Analysis - Fraught Greek bailout exit to test euro zone resilience
12 Oct 2014
A Greek national flag (L) and a European Union flag wave outside the office of Greek Prime Minister Antonis Samaras in Athens June 9, 2014.
(Reuters) - Greece is not yet giving European leaders sleepless nights again, but as the euro zone's problem child approaches the end of its second international bailout, political uncertainty in Athens is set to test the currency area's resilience.
The disclosure in late 2009 that Greece had cheated on its figures to conceal a massive budget deficit triggered a rolling crisis that nearly tore Europe's monetary union apart.
Although there are timid signs the Greek economy may have turned a corner after receiving 240 billion euros ($303 billion)in bailout funds, the political centre may not hold much longer.
Prime Minister Antonis Samaras won a vote of confidence from parliament for his flagging right-left government last Friday but political analysts say a snap election is likely next March that could propel the radical leftist Syriza party to power.
It would be the first time a movement deeply hostile to an EU/IMF bailout programme has taken office in Europe, sweeping aside centre-left and centre-right establishment parties tainted by having implemented harsh austerity measures.
Syriza's charismatic leader, Alexis Tsipras, says he would reverse some of those policies and demand that international lenders write off some of Greece's giant 318.6 billion euro debt - 85 percent of it owed to foreign governments and the IMF.
Yet the arrival of the radical leftist in power would not unleash the same panic now that it would have done in June 2012, when Syriza appeared on the brink of a breakthrough.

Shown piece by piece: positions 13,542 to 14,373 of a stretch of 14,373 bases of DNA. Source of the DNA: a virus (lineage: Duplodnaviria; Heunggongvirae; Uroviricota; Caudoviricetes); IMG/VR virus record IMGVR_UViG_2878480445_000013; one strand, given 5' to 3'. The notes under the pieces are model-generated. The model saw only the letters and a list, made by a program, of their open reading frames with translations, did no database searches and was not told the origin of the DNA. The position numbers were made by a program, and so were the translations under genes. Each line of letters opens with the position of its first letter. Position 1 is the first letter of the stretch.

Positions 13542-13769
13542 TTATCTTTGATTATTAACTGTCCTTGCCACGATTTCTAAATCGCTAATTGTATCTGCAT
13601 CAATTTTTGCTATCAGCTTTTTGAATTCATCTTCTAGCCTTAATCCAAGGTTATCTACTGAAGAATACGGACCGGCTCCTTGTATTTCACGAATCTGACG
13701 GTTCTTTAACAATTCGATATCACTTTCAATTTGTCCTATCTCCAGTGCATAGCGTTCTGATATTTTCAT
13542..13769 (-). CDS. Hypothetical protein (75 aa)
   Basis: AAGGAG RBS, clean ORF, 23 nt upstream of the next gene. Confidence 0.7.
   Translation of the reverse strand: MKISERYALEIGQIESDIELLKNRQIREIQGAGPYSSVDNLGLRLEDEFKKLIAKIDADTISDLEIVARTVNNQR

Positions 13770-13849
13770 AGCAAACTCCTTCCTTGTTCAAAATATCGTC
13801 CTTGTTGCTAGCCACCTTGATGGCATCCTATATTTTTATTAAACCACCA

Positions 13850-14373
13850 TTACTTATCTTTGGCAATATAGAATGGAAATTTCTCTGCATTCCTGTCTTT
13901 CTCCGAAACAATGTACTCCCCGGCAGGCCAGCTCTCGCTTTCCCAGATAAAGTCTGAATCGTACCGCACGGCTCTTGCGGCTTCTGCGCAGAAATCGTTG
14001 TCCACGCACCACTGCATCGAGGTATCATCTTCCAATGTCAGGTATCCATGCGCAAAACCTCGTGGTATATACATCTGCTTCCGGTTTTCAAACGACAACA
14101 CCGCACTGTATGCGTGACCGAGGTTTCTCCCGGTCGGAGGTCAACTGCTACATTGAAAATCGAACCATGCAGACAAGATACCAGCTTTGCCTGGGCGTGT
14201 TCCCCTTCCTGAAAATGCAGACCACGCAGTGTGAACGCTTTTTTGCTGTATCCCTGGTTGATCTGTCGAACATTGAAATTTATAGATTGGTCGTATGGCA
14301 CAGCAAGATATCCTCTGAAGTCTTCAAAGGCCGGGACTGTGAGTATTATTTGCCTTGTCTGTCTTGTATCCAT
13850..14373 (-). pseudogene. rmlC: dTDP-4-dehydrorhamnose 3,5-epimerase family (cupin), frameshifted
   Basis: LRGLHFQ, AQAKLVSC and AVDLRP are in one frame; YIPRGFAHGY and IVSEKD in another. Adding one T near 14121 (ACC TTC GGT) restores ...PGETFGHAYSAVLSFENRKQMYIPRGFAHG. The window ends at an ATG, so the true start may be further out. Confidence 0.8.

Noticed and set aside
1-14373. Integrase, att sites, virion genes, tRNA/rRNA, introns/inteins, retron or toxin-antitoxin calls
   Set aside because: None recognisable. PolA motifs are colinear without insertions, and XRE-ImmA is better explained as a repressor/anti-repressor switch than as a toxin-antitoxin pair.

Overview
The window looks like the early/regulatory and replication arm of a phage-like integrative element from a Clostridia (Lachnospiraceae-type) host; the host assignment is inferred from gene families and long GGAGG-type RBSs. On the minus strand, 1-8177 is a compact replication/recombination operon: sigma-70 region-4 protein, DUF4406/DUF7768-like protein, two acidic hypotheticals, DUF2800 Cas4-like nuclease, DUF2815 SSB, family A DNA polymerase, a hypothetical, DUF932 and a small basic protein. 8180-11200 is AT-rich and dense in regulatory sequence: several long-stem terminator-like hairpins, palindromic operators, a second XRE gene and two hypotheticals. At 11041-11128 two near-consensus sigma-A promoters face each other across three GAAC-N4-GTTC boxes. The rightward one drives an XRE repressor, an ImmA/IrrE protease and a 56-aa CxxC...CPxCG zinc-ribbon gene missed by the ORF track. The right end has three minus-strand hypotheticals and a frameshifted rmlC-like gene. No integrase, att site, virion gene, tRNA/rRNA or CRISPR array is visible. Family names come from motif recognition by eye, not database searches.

Early elections will be triggered if Samaras is unable to find 180 lawmakers to elect a new president next February. His coalition has 155 deputies and none of the 23 independent deputies sided with him in the confidence vote.
Trailing Syriza by four to 11 points in opinion polls, Samaras' conservative New Democracy party hopes to cast off the stigma of intrusive supervision by the European Commission, the European Central Bank and the International Monetary Fund at the end of the year.
Samaras is willing to forego the last 12 billion euros of IMF funds due in 2015-16 to escape quarterly review visits by the troika of official creditors. Instead, he aims to borrow some of the money on the markets and is expected to tap a fund set aside for bank rescues.
However, the IMF, the EU and paymaster Germany are keen to keep Athens under surveillance with a precautionary credit line as a safety net to underpin a return to market funding.
IMF chief Christine Lagarde said last week Greece's outlook had improved considerably but the country would be "in a better position" if it had precautionary support and a continuing relationship with the global lender.
It is set to run a primary budget surplus before interest payments for the second successive year in 2014 and is finally seeing a timid return of growth after six years of severe recession that shrank the economy by one-quarter since 2008.
But with unemployment still at more than 26 percent, and twice that level among young people, most Greeks have not felt any benefit from the feeble recovery so far. Anger and protest have turned to resignation, and in some cases to despair.